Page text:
We’re all holding out hope that you can reconcile. More than likely on updated terms but you two need each other and we need you to need each other. (There’s a thorough article on the Apple/EPEAT break-up on Core77)

Update: July 13, 2012 The relationship is on again and we’re positive it had nothing to do with our article encouraging a reconciliation. According to GigaOM in “Apple backs down: Macs will stay EPEAT certified,” Apple wanted EPEAT back. And outgoing Senior VP of Hardware Engineering, Bob Mansfield, believes that “[Apple’s] relationship with EPEAT has become stronger as a result of this experience.” The Retina display MacBook Pro will not have a room in the renewed Apple/EPEAT household but 39 other Apple products will.

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Henry Hargreave’s Deep-Fried Gadgets Almost Made Me Un-Appreciate Art Again.

Deep Fried Foamcore Apple iPad - Henry Hargreaves

“I see a connection between tech and fastfood culture, both are fetishized, quickly consumed then discarded.”
– Henry Hargreaves, Wired article
“Artist’s Deep-Fried Gadgets Blend Unhealthy Appetites”


I was so close to becoming an art connoisseur thanks to back-of-truck grime art and the invisible art exhibit. Then Henry Hargreaves went ahead and made an artistic statement about consumption by deep-frying some gadgets and I felt kicked in the arts again.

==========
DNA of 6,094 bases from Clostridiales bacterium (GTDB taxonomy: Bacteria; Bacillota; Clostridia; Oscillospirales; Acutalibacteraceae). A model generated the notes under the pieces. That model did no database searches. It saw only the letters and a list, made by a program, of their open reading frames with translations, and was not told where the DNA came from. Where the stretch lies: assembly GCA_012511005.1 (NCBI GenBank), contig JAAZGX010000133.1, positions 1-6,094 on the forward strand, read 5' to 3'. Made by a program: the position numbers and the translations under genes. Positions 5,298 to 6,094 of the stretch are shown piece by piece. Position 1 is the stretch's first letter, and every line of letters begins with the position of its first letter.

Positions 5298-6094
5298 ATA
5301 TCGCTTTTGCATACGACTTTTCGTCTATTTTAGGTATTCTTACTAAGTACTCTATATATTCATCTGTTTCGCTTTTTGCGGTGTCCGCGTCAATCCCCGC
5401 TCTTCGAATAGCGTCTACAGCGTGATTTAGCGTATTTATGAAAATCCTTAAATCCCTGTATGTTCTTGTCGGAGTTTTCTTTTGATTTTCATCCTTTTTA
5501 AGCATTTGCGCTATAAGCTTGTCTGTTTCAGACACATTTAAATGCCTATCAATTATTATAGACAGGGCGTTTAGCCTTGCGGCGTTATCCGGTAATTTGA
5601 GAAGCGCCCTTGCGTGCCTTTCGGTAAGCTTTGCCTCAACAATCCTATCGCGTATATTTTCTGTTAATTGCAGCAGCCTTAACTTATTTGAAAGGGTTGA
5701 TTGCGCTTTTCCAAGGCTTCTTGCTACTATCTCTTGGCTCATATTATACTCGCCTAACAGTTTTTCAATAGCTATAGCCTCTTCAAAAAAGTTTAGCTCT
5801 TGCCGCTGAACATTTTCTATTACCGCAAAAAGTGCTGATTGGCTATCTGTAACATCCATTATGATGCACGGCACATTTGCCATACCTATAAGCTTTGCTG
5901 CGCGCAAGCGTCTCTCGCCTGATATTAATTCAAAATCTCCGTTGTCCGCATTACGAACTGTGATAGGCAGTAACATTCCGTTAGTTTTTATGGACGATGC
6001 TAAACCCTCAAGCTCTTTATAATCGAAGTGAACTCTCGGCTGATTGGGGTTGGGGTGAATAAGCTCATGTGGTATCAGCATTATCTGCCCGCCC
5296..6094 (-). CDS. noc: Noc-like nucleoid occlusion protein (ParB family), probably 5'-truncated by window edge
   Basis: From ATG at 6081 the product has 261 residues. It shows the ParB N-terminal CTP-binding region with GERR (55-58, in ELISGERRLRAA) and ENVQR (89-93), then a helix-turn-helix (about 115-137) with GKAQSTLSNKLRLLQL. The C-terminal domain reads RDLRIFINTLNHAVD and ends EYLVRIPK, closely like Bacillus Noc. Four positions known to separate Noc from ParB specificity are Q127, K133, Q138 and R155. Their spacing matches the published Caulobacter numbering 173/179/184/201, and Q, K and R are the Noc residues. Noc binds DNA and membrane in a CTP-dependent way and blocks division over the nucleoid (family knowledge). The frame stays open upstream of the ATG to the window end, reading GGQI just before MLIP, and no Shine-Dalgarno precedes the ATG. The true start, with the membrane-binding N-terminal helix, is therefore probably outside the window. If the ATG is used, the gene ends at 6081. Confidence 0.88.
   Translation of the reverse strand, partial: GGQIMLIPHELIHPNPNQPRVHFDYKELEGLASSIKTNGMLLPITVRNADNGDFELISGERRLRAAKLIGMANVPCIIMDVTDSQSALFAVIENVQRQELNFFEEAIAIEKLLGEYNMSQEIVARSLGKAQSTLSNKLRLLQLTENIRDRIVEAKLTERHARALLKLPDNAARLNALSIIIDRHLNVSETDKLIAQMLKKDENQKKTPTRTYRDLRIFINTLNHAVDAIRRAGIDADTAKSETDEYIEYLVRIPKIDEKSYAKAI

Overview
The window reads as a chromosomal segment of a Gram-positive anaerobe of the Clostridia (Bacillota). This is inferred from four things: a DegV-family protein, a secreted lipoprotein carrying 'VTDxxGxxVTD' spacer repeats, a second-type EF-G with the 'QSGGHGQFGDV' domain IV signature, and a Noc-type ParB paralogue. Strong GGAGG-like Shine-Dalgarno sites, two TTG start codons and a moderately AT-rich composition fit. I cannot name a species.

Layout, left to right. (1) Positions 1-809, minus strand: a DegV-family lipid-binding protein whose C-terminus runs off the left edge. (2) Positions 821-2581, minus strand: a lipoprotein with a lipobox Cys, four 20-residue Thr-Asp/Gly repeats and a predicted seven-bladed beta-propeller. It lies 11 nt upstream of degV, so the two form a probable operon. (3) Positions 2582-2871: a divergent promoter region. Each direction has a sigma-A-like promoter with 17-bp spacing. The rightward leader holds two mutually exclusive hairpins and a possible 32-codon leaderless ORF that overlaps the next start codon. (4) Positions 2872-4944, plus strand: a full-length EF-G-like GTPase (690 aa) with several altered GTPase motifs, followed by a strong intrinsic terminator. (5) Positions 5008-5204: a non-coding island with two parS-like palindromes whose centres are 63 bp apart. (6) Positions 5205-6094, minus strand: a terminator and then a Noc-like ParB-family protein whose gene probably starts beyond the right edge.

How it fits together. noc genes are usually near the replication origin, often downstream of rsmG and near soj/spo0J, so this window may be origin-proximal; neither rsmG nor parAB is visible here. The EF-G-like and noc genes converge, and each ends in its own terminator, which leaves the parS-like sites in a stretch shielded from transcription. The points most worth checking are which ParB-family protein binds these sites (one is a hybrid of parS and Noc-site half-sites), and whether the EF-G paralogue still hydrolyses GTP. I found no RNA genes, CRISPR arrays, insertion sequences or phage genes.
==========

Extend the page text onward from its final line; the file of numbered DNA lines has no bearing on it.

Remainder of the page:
But wait, due to a lack of funding, Mr. Hargreaves didn’t deep-fry the actual electronics and built his soon-to-be-fried gadgets out of foamcore. So I guess the key to Jubbling art must be limited funding. Thank you Mr. Hargreaves – artful message received. Best of all, you didn’t have to make your point and provoke us to think about consumption via hypocritical art. [Wired]


Deep Fried Foamcore Apple MacBook Air and iPhone - Henry Hargreaves

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Hopefully Resourcefulness Will Be The Next Big Fashion Statement

Use it up, wear it out - make it do!Good article on Boing Boing about resourcefulness and how it has become a lost art. Stuff is just cheaper to replace now so it doesn’t make sense to repair and re-wear. I’m guilty too as I catch myself throwing out possibly useful items (kids partial toys, holey clothing etc.) because it’s easier to toss and forget.